You may remember the feelings that I expressed about David McCullough’s work in the same setting. In 2011, he published The Greater Journey: Americans in Paris (New York: Simon & Schuster, 2011), in which he shared experiences from politicians, artists, and other entrepreneurial Americans who visited, lived, and worked in Paris at the turn of the century. The experiences were spellbinding, and he wrote the book so well that you wanted to jump out of your chair, get on an airplane, and wind back the clock to join them.
There is something magical about Paris. I was there once, but only for 36 hours, and as a member of a whirlwind tour party. That is not how to see Paris. In fact, that is not how to see anything.
But, Marton’s Paris is special, because it documents experiences with her two famous late husbands. The first was Peter Jennings, ABC’s news anchor, who divorced her in 1993, and died in 2005. The second was Richard Holbrooke, a diplomatic troubleshooter who worked for every Democratic president since the late 1960s, and who at the time of his death, still married to Marton, was the Obama administration’s special representative for Afghanistan and Pakistan. Holbrooke died in 2010.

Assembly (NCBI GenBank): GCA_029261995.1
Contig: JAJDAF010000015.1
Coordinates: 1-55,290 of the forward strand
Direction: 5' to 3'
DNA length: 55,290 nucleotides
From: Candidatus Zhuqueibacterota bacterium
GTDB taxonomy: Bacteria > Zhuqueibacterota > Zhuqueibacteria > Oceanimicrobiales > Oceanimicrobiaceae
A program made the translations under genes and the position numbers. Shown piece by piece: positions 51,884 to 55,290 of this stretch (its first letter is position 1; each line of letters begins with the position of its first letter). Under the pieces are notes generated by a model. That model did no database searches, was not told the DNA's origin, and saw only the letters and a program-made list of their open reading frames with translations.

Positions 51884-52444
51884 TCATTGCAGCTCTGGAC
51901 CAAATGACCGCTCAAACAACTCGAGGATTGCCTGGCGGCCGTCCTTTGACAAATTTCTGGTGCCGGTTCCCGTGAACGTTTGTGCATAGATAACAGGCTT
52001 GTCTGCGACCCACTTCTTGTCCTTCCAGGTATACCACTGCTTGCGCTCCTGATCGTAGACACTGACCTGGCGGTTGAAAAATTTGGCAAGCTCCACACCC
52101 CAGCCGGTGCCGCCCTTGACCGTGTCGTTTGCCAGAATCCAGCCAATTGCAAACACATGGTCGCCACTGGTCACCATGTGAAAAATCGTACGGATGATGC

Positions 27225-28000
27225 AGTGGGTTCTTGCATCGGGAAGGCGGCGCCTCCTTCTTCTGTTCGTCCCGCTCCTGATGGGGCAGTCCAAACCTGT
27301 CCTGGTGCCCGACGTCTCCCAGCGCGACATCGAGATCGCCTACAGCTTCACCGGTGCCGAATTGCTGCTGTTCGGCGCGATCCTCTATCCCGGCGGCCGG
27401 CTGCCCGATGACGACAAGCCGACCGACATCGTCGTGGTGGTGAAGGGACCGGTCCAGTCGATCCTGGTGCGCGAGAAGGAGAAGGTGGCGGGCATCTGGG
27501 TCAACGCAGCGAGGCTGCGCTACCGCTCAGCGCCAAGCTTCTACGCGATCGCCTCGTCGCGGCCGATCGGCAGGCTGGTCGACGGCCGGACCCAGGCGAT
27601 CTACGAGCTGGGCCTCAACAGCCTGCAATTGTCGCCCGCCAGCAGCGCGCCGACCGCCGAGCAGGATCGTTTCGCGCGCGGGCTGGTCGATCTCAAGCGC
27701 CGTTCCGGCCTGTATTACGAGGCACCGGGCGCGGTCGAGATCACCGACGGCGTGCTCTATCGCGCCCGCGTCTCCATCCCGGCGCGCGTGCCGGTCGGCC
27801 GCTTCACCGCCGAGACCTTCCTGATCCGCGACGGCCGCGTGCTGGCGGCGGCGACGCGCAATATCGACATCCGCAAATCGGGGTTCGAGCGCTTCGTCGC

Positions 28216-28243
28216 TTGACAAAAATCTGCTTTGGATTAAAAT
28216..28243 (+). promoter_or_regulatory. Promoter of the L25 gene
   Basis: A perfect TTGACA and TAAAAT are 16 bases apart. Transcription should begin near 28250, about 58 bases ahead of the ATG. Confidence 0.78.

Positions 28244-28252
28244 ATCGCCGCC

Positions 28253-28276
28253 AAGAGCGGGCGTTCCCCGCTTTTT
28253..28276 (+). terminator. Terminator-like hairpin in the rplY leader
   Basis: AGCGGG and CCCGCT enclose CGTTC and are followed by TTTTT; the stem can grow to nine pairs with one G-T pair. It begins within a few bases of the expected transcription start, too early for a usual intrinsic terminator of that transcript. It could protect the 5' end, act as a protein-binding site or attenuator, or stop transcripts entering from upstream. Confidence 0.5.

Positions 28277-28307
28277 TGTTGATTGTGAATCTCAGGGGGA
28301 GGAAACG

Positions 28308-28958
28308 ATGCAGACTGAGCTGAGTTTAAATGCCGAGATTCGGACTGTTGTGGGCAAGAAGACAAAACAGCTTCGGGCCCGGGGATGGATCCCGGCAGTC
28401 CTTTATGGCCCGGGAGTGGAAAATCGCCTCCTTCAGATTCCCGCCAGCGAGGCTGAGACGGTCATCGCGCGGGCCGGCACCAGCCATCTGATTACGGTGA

Paris was an important place for both of these relationships, and in her book, you see it as both foreground and background to important events in her life, the lives of both men, and the troubles of America and the world. While she loved both her husbands, the book also includes brutal honesty about her extramarital affairs while in both relationships.
Paris became Marton’s refuge. After settling all the affairs of the estate, she writes, “I need to get away. Paris seems the right place. It is where Richard and I started our lives together and lived our happiest times. But, well before that, it is where I became who I am. In a life of multiple uprootings, Paris has been my one fixed point. Once before I found happiness and beauty in Paris. I was a young girl then, the child of political refugees who settled in America….Paris is the place where good things seem to happen to me. In a way, every story with Paris at its heart is a love story. So is mine. It is where I fell in love, first with the city, then with the man who became the father of my children. Then, in middle age, I found lasting love in Paris with Richard. So, in Paris, I will relearn how to live” (pp. 32-33).
And, thus, the story ends with Marton celebrating Christmas with her family in Paris. The final photo caption in the book reads, “the start of a new life, alone, in Paris.”